Mayte Cardenas.  Photo by Tira Howard Photography

Mayte Cardenas. Photo by Tira Howard Photography


By: Sarah Boisvert

A Jewelry Designer from Rural Mexico

Who Embraced New Collar Technologies


I worked in a Chinese restaurant for eight years. There I discovered that the word for “failure” doesn’t exist in Chinese. In doing anything, you learn what doesn't work and if you choose to stop, that is your decision. My point of view is that I will keep trying until I succeed.


UNUM: Have you designed jewelry all your life?

MC: Oh no! I grew up in a little town in Mexico and my parents divorced when I was 8 years old. We moved to the city for my mother to find work. My grandparents and the Catholic Church didn’t approve of divorce so it was very hard. My mother had to be very brave, as we all have to be brave.

How the world sees women has changed. I want to be seen as a person, not just a mother or a daughter or wife.

I always tried to learn in different ways. When I was young, I liked crafts, making decorations for family parties. I was an entrepreneur in Mexico, with a small retail business, reselling things others made. So I’ve always had an entrepreneurial spirit.

Photo By Tira Howard Photography

Photo By Tira Howard Photography

UNUM: How did you manage the transition to the U.S.?

MC: When I was 26, we moved to the U.S. where I worked at jobs with lots of customer interaction. It was hard. The language was difficult for me and I felt isolated despite my family relationships.

I realized that for opportunities that interested me, English was required.

Communication skills were essential. If I wanted to go to school, it required English. How could I go for a job interview if I didn’t speak English?

So I enrolled in the Basic English offered at the public school. They encouraged me to take advanced English at Santa Fe Community College and luckily I had a tutor from school, so I was able to learn words needed for my job. I was working as a cashier at a gas station and there were so many items at the convenience store whose names I didn’t know. Often someone came in asking for directions and I wanted to help them.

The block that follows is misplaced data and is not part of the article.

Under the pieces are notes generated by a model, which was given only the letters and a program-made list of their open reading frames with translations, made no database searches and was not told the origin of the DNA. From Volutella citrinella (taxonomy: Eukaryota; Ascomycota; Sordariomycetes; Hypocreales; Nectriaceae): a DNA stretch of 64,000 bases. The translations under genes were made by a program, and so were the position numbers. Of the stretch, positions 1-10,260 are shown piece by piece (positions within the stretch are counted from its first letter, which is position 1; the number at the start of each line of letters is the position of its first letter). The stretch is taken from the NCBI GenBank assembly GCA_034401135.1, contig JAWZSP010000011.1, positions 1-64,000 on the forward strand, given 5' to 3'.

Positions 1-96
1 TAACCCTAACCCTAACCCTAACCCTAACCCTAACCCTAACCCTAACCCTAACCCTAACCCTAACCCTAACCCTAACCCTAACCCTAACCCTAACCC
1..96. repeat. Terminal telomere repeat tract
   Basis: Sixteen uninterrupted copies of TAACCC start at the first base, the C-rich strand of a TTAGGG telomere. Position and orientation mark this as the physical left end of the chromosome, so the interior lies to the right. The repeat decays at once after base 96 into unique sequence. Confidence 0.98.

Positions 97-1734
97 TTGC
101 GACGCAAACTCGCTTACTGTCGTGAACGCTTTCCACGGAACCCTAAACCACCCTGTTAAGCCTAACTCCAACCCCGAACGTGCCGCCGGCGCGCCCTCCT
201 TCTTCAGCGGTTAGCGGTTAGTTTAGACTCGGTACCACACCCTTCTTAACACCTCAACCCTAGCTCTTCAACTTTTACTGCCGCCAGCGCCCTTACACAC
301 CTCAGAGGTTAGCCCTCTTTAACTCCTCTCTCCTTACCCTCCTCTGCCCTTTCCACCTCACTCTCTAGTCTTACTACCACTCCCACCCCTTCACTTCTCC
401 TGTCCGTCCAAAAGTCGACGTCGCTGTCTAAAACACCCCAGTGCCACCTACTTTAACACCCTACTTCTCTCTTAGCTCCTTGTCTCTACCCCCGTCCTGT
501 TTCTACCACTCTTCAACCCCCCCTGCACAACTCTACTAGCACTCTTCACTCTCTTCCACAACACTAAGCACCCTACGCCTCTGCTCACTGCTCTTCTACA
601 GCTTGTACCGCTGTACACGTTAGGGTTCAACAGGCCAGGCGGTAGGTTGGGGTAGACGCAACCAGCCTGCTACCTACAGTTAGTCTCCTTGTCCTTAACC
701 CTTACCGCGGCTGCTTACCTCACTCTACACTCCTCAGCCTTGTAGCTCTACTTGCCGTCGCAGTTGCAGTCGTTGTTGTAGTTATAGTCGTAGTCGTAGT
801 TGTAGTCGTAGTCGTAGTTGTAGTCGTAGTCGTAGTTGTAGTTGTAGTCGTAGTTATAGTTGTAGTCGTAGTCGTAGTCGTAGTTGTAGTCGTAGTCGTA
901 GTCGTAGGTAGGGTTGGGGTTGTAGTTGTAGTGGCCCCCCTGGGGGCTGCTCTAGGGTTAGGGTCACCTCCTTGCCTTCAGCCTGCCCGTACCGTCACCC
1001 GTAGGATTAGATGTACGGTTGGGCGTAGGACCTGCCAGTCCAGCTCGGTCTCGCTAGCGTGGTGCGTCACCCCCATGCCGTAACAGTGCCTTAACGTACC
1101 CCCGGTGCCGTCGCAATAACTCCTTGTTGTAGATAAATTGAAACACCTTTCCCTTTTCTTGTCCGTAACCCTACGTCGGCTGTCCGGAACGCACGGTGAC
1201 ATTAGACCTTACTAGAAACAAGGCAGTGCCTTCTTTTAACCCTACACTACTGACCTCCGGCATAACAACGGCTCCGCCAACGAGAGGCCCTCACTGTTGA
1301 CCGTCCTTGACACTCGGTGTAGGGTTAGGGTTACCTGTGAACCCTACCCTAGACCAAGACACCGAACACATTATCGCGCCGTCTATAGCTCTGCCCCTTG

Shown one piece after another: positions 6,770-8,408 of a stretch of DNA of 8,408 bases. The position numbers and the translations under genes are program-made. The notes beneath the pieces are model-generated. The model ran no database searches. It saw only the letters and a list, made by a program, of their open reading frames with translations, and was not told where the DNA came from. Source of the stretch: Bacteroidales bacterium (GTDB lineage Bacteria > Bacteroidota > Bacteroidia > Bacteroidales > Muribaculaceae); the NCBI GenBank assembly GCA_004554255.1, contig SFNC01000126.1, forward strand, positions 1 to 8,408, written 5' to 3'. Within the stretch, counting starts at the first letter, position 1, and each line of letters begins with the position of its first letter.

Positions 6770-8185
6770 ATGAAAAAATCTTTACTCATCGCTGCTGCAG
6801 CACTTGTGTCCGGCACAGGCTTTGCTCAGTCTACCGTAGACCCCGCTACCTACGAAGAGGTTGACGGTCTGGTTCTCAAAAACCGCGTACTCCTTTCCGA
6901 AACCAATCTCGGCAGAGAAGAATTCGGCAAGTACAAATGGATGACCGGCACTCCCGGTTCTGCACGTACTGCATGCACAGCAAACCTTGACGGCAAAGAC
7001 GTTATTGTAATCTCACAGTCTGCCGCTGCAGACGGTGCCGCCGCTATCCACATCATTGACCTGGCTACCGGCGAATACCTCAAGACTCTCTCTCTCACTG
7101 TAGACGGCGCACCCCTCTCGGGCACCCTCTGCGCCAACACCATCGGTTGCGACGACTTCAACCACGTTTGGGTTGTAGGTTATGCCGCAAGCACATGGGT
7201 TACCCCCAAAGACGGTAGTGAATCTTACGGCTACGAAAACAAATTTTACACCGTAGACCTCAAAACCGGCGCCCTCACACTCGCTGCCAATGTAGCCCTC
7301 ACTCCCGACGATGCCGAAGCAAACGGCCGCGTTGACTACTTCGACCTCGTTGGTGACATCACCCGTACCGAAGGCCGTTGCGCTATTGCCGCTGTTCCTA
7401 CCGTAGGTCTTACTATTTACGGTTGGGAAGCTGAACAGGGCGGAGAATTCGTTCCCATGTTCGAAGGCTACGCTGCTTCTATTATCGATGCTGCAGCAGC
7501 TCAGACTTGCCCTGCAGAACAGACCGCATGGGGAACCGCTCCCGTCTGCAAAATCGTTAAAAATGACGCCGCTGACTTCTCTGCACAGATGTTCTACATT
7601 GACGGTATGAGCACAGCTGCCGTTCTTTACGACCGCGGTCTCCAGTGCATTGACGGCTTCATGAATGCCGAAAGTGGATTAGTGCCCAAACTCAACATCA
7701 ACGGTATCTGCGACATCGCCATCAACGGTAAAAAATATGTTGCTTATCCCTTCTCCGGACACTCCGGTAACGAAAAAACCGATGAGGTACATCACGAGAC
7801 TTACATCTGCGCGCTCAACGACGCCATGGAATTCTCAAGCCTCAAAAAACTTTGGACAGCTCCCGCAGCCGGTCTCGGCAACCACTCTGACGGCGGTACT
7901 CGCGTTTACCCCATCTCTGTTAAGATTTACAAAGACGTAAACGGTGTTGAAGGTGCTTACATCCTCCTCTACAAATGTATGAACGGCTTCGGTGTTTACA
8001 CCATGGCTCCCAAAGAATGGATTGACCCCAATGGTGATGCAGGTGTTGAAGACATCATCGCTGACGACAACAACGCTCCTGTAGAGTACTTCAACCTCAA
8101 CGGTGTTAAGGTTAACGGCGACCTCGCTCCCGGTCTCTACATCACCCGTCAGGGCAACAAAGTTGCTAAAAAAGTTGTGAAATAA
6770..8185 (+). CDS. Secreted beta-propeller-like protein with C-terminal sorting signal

UNUM: So, Mayte, how did you get involved in designing jewelry?

MC: I met my husband, Jacinto, and we wanted do have a business together.

Jacinto’s experience in Mexico involved jewelry, since he had worked for a casting company. My own grandfather was a metalsmith, so I understood the metal-working industry. It seemed logical to take jewelry classes, so I returned to SFCC to get started.

 Design is my biggest passion. Taking something from nothing to a product is a big accomplishment for me. Regardless of the materials and the difficulties, seeing a finished piece gives me great satisfaction. I have a love for the stones. People’s reactions make the work very fulfilling.

I started making jewelry from hand designs.


UNUM: How did you come to open the business?

MC: Jacinto lost his job in the big recession and had a heart attack because of the stress. We had savings, so I felt this was the best time to start the jewelry business we had been talking about. The flexibility of schedule while you enjoy what you do would let me have more time for my family.

We purchased the most essential tools, and used ingenuity to compensate for what we didn’t have. I pushed Jacinto for 15 days to do the first casting and as I hoped, it turned out beautifully. The system worked.

In order to keep the equipment busy, we started Superior Casting Services at the Santa Fe Business Incubator. We provided casting for other companies while developing our jewelry business.


UNUM: Why did you turn to 3D designs?

MC: I had ideas for designs that were too difficult to make by hand, but I would not be deterred. I researched on the internet and found this new technology, 3D printing, but it required Computer Aided Design [CAD]. So I took the software class, 3Design V9 Shaper, to get started. It was very difficult — the course was in English and went very fast, so I got them to let me take the class again. The most important aspect was that I practiced every day to master the program. In 1.5 to two years, I felt good about my skill.

If I have a design and hand make it, it takes three to five days to perfect the design for one piece. This increases the cost and takes me away from the rest of the work. CAD allows me to complete the design in one day, and if it needs tweaking, it’s easy and fast to change in CAD.

I bought a low-end 3D printer and tried hard to make it work, but it was not cost-effective. I could not find anyone anywhere with good enough printer quality and experience with the machines. But again, SFCC came to the rescue: We found a Fab Lab Hub that now 3D prints my designs on a high-resolution printer. 3D printing lets me make finer pieces, faster.

Getting into 3D expands our casting business, as we can work with other jewelers and we understand the process of working with their designs.

Customers can be anywhere … we have the internet; they find you online, pay via PayPal. 

3D printing has changed my life! 

Photo by Tira Howard Photography

Photo by Tira Howard Photography

Photo by Tira Howard Photography

Photo by Tira Howard Photography